Biodiesel Production Costs

The world biodiesel production was rapidly expanded with shocking increment of 5,000% from years 2001 to 2006 (Szulczyk and McCarl 2010). These figures are likely to increase further, due to active support from many countries (the European Union, the United States, Brazil, China, India, and some Southeast Asian countries such as Malaysia and Indonesia) which accelerate the biofuel production. Efforts have been done to further catalyze the growth of biodiesel market in these countries: (1) implementation of 2% (B2), 5% (B5), or 20% (B20) blend of biodiesel in con­ventional diesel fuel, without any engine modification, and (2) substantial support from government such as consumption incentives (fuel tax reduction) and produc­tion incentives (tax incentives and loan guarantees) (The World Bank 2008).

However, there are also negative forces that hinder the expansion of the biodiesel industry:

1. Food-grade biodiesel is still far more expensive than conventional petroleum — derived diesel (biodiesel costs 1.5 to 3 times more than fossil diesel in developed countries).

2. Demand for biodiesel will fade if government subsidies are suspended.

3. Issues on using fertile lands for energy crops and biofuels production reduces the land space available for food crops, contributing to an increase in prices of staple foods and making them more scarce.

4. Water pollution and wastage of large amount of water for biodiesel post-treatment. The main capital cost for biodiesel production including (Kiss et al. 2010):

1. 7% equipment and investment (depreciation charge and maintenance).

2. 75% of feedstock (vegetable oil).

3. 2% of utilities (electrical energy and steam consumption).

4. 12% catalyst and chemicals (methanol, catalyst, and chemical for washing process).

5. 3% labor cost.

6. The rest 1% of costs as site (transport, distribution, and selling costs) or country specific (taxes, governmental subsidies, and credits) and management costs (administration, general expenses) was assumed to be subsidies by government and does not influence the overall production costs.

Note that in all the cases cited above, oil feedstock cost comprises a very sub­stantial portion of overall operating cost and it is the main obstacle in commercial­ization of biodiesel. The competitiveness of biodiesel relies on the price of the biomass feedstock and costs associated with the conversion technology. This high­lights the need for the development of new technologies allowing the use of lower value feedstock for transesterification process.

To select a potential feedstock with reasonable value, it must be (Moser 2009):

1. Highly available at the lowest price possible with desired characteristic includ­ing high oil content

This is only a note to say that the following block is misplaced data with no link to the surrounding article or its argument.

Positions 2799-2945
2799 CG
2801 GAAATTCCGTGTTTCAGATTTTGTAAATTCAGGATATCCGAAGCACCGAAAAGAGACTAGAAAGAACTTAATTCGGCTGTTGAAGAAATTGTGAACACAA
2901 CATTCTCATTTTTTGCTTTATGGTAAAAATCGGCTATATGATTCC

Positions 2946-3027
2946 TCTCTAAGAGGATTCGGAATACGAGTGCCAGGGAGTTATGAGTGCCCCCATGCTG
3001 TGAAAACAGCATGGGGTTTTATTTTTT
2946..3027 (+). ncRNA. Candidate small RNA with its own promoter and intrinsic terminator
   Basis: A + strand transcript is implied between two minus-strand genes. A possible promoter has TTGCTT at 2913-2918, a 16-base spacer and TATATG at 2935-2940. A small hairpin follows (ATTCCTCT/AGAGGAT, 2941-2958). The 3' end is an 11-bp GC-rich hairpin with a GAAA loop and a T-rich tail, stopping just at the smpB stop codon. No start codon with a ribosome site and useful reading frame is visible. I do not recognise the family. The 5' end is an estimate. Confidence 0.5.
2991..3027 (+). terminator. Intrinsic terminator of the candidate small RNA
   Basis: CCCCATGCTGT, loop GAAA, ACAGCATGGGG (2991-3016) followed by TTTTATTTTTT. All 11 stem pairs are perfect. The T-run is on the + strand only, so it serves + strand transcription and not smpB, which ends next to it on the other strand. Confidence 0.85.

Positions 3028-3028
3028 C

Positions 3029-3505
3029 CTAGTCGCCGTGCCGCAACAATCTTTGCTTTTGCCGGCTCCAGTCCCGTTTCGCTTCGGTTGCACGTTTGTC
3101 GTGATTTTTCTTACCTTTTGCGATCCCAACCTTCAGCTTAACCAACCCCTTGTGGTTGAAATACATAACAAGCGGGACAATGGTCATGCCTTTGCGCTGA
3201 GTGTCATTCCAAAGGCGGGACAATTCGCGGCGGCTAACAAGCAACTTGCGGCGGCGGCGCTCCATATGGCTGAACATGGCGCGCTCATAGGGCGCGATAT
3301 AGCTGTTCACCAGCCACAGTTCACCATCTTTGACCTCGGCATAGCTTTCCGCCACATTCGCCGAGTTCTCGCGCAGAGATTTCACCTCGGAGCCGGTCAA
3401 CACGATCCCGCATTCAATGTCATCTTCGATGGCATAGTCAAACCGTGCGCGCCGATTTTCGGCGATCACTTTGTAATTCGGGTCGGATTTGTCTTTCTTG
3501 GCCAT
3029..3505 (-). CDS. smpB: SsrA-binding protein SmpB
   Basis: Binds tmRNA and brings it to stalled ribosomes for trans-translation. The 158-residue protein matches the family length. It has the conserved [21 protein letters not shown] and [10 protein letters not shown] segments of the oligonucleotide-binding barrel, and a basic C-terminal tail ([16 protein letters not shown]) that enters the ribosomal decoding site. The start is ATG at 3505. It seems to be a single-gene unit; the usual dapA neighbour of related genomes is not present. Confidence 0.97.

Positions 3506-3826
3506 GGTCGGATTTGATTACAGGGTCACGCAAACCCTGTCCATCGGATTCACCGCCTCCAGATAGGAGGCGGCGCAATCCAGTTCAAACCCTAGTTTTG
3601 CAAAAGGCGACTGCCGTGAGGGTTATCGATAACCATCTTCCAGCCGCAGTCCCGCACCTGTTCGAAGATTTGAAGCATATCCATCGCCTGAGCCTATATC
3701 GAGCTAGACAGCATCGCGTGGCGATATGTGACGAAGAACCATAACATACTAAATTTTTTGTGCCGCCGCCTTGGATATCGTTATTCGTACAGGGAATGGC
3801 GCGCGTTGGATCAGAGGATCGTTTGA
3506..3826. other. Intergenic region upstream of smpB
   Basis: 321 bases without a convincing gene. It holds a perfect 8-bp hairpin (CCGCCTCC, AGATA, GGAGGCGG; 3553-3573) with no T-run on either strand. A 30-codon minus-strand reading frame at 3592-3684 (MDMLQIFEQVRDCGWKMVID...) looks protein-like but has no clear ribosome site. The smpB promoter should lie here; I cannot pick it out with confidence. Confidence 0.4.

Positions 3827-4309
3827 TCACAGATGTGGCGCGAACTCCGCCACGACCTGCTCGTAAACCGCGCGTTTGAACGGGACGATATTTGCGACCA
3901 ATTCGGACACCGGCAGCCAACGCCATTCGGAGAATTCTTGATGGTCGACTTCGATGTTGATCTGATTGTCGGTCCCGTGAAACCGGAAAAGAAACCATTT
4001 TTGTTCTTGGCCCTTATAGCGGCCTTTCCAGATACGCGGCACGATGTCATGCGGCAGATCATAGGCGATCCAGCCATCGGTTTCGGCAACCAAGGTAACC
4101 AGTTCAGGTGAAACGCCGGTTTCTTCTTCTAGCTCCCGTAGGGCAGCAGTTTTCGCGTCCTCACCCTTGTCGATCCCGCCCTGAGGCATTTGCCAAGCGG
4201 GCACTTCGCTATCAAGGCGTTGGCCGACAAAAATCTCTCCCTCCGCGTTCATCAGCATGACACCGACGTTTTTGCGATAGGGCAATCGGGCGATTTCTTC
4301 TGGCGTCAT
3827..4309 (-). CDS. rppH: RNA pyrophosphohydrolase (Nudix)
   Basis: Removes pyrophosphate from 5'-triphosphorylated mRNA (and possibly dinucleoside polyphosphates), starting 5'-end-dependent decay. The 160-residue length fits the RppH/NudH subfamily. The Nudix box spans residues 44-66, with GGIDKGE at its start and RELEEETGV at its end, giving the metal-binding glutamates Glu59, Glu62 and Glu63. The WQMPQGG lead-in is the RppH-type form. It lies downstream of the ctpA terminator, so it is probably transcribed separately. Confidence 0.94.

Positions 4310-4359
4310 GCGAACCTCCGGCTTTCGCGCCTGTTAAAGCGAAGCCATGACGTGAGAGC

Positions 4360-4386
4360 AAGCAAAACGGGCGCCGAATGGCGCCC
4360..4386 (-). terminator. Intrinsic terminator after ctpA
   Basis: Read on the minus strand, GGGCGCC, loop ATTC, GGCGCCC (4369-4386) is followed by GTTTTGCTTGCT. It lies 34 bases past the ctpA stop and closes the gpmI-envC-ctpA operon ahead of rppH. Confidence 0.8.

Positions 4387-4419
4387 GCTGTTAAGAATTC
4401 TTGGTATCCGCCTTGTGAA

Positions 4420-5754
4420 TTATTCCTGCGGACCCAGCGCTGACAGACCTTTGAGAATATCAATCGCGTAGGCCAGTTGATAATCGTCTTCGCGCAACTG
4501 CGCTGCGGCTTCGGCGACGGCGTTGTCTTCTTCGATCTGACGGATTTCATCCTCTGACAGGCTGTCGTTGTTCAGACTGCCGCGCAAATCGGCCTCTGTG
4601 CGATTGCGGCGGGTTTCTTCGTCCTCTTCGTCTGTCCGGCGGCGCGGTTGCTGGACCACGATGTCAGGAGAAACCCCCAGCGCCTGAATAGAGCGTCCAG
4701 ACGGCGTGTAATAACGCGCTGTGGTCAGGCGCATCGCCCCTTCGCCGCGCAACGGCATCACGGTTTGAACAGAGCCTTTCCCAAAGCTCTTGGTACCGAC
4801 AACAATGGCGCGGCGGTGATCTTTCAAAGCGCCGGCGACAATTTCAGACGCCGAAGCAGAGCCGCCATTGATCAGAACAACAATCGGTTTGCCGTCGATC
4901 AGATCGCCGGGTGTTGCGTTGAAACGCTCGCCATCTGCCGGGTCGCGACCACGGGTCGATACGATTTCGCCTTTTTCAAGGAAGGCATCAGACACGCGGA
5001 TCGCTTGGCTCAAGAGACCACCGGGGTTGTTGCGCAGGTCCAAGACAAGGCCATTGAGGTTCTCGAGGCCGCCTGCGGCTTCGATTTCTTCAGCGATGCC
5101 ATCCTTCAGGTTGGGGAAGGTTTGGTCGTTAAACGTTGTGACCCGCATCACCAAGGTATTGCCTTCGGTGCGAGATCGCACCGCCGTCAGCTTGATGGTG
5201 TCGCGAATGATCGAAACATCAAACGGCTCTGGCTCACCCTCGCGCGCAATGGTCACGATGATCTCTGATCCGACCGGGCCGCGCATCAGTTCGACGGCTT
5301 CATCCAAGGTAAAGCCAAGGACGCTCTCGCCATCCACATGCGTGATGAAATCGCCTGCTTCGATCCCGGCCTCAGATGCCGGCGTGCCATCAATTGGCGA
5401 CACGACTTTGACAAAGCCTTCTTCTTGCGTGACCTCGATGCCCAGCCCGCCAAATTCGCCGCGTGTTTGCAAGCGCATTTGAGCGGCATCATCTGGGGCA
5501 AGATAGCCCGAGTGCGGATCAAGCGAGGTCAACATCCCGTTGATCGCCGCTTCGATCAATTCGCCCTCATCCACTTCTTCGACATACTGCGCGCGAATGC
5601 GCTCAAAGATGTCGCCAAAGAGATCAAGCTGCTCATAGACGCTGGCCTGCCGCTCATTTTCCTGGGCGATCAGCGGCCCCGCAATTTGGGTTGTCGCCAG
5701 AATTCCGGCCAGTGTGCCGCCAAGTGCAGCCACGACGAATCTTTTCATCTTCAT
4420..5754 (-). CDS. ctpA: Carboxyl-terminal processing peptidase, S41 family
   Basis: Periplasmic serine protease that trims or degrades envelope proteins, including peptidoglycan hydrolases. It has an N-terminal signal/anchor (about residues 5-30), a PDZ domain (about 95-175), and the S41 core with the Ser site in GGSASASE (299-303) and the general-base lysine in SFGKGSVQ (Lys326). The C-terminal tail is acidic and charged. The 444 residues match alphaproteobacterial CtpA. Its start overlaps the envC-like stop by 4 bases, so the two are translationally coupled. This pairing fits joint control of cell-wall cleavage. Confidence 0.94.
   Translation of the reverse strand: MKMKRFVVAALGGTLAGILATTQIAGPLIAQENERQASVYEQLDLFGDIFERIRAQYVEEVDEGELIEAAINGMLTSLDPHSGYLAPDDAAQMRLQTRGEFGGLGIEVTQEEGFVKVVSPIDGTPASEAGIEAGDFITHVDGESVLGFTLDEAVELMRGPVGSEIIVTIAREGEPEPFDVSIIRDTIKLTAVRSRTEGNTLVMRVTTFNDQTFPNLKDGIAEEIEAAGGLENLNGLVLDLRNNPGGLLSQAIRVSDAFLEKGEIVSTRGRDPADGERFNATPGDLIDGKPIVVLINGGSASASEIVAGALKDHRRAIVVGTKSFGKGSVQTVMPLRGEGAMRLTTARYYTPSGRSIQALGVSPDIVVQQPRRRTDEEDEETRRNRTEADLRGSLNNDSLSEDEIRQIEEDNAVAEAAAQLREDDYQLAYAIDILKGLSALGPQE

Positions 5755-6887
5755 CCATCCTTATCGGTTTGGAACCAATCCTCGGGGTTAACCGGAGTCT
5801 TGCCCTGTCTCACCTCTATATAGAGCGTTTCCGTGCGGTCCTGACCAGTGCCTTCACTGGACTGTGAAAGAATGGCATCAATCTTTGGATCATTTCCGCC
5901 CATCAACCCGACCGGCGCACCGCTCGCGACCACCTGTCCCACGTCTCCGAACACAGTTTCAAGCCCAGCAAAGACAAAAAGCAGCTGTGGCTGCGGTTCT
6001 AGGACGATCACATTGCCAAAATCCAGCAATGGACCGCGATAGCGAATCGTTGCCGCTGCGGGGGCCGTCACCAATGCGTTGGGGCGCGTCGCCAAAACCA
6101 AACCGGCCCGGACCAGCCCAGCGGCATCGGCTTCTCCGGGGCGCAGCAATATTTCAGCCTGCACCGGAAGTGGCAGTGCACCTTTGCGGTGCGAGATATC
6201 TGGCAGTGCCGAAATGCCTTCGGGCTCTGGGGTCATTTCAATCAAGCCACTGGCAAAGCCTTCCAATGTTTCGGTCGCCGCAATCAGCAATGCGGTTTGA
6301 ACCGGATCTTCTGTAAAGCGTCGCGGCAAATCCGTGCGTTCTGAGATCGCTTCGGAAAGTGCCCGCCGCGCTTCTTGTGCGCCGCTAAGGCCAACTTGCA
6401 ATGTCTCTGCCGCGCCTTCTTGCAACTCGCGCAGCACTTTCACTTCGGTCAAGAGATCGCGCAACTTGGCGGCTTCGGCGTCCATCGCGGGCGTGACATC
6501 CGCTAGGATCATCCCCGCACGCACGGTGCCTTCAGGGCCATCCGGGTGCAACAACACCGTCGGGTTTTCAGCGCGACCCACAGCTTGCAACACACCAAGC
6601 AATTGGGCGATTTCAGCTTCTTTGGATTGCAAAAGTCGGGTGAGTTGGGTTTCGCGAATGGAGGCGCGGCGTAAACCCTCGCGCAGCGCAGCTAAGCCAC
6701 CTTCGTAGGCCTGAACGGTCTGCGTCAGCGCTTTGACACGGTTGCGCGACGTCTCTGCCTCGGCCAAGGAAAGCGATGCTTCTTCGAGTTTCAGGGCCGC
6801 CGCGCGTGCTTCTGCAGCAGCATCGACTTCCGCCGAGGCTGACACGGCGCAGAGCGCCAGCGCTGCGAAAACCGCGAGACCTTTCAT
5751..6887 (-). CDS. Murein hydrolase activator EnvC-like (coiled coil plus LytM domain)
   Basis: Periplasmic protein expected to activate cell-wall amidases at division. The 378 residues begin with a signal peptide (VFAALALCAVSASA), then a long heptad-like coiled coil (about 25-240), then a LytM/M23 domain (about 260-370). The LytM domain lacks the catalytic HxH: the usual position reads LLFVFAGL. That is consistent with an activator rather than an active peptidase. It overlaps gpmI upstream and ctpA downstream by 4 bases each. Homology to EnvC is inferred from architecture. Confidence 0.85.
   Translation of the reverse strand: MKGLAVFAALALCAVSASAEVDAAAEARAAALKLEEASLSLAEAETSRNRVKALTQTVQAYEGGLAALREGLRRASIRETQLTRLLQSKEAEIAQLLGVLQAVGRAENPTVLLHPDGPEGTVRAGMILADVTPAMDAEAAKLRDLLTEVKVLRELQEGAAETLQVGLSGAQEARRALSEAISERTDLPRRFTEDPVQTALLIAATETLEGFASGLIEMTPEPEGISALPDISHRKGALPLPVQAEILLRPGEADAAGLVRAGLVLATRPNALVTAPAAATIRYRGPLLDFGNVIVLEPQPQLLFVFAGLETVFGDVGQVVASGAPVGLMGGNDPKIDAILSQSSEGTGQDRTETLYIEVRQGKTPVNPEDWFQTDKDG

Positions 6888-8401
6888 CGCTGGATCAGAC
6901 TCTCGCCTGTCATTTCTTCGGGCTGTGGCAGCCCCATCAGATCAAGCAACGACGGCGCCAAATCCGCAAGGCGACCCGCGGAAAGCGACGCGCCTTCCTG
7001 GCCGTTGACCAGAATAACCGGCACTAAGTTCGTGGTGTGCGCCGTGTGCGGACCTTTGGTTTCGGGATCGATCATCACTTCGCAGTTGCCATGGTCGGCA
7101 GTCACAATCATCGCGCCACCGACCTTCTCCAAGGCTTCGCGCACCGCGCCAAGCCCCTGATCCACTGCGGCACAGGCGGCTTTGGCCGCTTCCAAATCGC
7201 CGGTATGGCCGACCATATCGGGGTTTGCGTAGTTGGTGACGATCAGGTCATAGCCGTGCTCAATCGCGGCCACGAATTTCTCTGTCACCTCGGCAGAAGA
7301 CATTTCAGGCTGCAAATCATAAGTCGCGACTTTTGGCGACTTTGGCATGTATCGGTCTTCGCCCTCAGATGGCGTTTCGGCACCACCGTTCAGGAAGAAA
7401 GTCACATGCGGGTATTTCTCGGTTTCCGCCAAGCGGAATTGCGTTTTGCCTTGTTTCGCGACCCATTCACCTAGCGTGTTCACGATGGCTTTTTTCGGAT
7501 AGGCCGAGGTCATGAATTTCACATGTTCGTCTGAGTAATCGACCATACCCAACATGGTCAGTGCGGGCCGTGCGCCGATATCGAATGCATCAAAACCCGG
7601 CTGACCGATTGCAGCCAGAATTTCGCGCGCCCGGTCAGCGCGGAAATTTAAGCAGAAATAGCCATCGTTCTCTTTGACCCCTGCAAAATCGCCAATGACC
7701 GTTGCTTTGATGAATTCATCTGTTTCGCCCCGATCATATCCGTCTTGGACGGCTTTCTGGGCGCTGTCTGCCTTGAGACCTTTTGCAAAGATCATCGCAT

2. Favorable fatty acid composition (saturated or unsaturated)

3. Low agriculture inputs (water, fertilizers, soils, and pesticides)

4. Controllable growth and harvesting season

5. Consistent seeds maturity rates and potential market for agricultural by-products

In general, biodiesel feedstock can be divided into four main categories which are (1) edible vegetable oil, (2) nonedible vegetable oil, (3) waste or recycled oil, and (4) animal fats (Lim and Lee 2010). The most common feedstock employed in biodiesel production is edible and inedible oil from oleaginous plants grown in dif­ferent regions. Table 10.1 showed the profile of common feedstock that used for biodiesel production.

Other than selecting a suitable raw material for economically feasible produc­tion, catalyst and chemical is another important criterion that should take into account for transformation of traditional technology. The potential catalyst for industrial biodiesel production process should include these characteristics: (1) high FFAs and water content tolerance, (2) catalyst poisoning and leaching resistant,

Table 10.1 Profile of common biodiesel feedstock



Oil yields (wt%)

Oil yields (kg/ha)

Price of crude (USD/tonnes)


Soybean oil




Rapeseed oil




Sunflower oil




Palm oil





Jatropha oil




Microalgae oil




Waste and recycle

Waste cooking oil


(3) ability to catalyze transesterification and esterification, (4) stable, high activity in water and leach proof, (5) low activation, (6) high selectivity and conversion rate, (7) enhancing the number and type of active sites (both Lewis acid-base sites and Bronsted acid-base sites have the ability to catalyze the oil transesterification reac­tion; catalyst activity is closely related to the acid/base strength), (8) good textural properties of the catalyst also impact the catalyst’s activity, such as specific surface area, pore size, pore volume, to minimize mass transfer limitations, and (9) high reusability (Di Serio et al. 2007). A catalyst with all these criteria shall create a new process for high-grade biodiesel with competitive price to petrodiesel. Even though high feedstock oil prices have lately tended to reduce biodiesel production, development of heterogenized technology for low-grade feedstock may contribute to long-term expansion in the biodiesel industry.

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